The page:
1. A glucose meter.
There are 5 million on the market. Choose the one that’s most convenient for you. I use the OneTouch Ultra Mini
because it’s cute and small and comes in a variety of colors. It’s also speedy and accurate. All meters do different things. This one is very basic so if you’re looking for features (like longterm memory, backlight, whatever), go another way like the BD or AccuChek.
This is a semi-helpful site that gives glucose monitor reviews.
P.S. If you don’t have one of these for your newly diagnosed kid, you’re sunk. I’m sure you know this.
2. A notebook.
Sounds simple. You need to think of a way for kids to record their blood sugars so you as the adult can see patterns. If you buy them a tiny Batman notebook, or a three-ring-binder, or a Blackberry they’ll most likely use it. Really, they’ll use anything that looks interesting that they’ll enjoy carrying around. I’m not seriously suggesting that you buy your 5-year-old an iPhone to keep track of their ‘betes but the more creative you are, the more they’ll like using the tools. As I’ve aged I’ve tried many things. The most fun and horribly embarrassing was my “Blood Sugar Board”. I bought a Dry Erase Calendar and hung it up on my bedroom door. Each day I recorded my blood sugar on it for my whole family to see… It was embarrassing but it made me remember to check, it also encouraged me to control my sugars better, as everyone could see them.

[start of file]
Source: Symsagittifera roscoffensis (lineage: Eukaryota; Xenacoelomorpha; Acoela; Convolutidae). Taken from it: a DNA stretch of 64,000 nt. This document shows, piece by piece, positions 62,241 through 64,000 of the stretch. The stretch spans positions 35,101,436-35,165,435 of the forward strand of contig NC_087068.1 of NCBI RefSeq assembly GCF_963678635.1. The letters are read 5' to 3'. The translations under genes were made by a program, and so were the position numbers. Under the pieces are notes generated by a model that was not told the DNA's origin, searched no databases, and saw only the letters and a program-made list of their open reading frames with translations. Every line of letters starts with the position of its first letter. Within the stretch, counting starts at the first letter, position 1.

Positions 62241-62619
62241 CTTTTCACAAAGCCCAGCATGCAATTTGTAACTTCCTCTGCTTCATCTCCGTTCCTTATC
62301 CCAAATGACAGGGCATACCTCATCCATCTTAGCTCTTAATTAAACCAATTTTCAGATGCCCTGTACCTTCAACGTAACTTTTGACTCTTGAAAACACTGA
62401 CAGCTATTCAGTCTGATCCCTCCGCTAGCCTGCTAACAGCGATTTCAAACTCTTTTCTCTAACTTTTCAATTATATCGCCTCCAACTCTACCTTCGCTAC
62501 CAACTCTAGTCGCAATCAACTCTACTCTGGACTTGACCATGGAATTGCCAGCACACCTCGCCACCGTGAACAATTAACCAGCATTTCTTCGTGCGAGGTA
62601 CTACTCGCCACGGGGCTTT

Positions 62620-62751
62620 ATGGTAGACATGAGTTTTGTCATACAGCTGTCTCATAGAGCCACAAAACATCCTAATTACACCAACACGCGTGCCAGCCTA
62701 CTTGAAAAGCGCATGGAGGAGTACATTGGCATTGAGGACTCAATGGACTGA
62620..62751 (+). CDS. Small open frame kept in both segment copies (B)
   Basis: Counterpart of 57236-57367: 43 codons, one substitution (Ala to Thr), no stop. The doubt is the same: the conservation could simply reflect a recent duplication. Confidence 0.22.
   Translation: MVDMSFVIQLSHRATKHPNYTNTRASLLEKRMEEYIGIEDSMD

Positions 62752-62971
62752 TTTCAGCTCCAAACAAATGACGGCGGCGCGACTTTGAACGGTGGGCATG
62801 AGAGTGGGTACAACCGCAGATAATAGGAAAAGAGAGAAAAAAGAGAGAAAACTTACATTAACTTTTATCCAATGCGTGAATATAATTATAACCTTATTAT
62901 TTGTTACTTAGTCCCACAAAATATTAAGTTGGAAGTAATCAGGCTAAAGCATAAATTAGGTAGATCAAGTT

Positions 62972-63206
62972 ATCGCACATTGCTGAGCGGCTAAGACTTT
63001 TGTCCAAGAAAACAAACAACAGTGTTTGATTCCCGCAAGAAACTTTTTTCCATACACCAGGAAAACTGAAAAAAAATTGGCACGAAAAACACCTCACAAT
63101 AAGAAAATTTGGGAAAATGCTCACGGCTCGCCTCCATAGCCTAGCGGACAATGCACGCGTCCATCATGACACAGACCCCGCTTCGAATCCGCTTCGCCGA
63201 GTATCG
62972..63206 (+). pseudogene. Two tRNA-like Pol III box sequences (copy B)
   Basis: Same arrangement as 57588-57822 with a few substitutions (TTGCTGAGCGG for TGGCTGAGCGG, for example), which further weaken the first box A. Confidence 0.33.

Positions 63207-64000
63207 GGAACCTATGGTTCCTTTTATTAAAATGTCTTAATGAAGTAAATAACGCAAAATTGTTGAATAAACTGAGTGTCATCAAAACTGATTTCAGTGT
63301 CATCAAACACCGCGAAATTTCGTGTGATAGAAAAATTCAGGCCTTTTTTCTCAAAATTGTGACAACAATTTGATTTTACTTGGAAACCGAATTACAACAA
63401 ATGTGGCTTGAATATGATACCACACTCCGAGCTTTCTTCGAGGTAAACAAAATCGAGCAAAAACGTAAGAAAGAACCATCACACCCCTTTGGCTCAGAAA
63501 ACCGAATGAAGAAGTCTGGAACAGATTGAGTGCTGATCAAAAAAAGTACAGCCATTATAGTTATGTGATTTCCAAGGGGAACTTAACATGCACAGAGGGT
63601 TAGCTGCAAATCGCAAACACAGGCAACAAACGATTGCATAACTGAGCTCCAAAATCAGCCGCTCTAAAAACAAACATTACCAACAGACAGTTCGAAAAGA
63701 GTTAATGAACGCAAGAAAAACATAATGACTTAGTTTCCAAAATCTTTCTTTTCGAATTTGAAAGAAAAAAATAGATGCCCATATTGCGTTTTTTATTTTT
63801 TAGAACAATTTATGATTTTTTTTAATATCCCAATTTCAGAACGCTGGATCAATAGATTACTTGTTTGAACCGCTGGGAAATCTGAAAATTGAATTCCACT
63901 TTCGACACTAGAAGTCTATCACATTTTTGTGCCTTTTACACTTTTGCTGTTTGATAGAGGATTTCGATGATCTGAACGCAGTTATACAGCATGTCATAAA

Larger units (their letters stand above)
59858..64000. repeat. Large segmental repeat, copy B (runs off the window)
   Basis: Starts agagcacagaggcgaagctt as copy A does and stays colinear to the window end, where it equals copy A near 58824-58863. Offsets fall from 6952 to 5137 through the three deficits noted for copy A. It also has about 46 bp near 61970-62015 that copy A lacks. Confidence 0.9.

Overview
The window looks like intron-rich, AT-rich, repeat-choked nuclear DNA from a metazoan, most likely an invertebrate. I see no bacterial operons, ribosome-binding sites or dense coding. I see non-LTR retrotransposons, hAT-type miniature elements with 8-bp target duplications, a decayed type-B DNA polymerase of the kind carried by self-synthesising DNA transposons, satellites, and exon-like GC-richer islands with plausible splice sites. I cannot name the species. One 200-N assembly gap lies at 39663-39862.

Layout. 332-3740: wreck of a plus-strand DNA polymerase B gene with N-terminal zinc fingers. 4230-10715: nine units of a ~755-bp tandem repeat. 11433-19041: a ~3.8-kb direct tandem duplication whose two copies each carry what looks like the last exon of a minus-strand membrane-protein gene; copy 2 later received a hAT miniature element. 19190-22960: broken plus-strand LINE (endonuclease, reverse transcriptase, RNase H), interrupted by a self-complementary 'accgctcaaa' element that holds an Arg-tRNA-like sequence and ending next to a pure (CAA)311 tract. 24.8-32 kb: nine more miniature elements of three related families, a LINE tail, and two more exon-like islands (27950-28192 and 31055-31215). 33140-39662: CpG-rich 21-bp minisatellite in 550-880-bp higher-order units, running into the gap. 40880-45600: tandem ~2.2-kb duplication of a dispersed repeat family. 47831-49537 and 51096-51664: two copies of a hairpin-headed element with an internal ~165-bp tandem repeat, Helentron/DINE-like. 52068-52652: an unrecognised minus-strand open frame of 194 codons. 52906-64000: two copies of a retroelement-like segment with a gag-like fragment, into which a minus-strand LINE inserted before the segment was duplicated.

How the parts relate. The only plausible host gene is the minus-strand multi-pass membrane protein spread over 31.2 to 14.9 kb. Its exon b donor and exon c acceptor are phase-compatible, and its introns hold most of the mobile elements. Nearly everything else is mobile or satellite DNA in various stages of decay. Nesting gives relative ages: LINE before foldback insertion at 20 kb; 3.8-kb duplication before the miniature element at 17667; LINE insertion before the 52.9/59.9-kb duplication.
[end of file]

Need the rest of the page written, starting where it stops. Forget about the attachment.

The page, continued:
This is a no-brainer and no doctor will let you take your fresh TOD home without some insulin and test strips but if your kid is new it’s easy to forget. Mark it on your calendar, watch out for weekends and evenings when some pharmacies aren’t open, more is ALWAYS better, make sure you’re timing it right so insurance covers. Honestly, sit down once and get all of those things hashed out. Set an alarm on your phone so you remember. Once it’s a habit, no worries, but right away you’re going to add extra stress to your already stressed-out self. Just set the alarm.
4. Wholesome Food.
My mom did a really good job of this. Kids are such a pain in the butt to feed because they only they’re afraid to try new things. Who cares? You’re the parent. Be authoritative. I think you’re supposed to make your child try a food something like 27 times before you “give up” on it. Just keep pushing and they’ll get the nutrients they need. Diabetes makes you low on energy and having proper nutrition can add that energy back.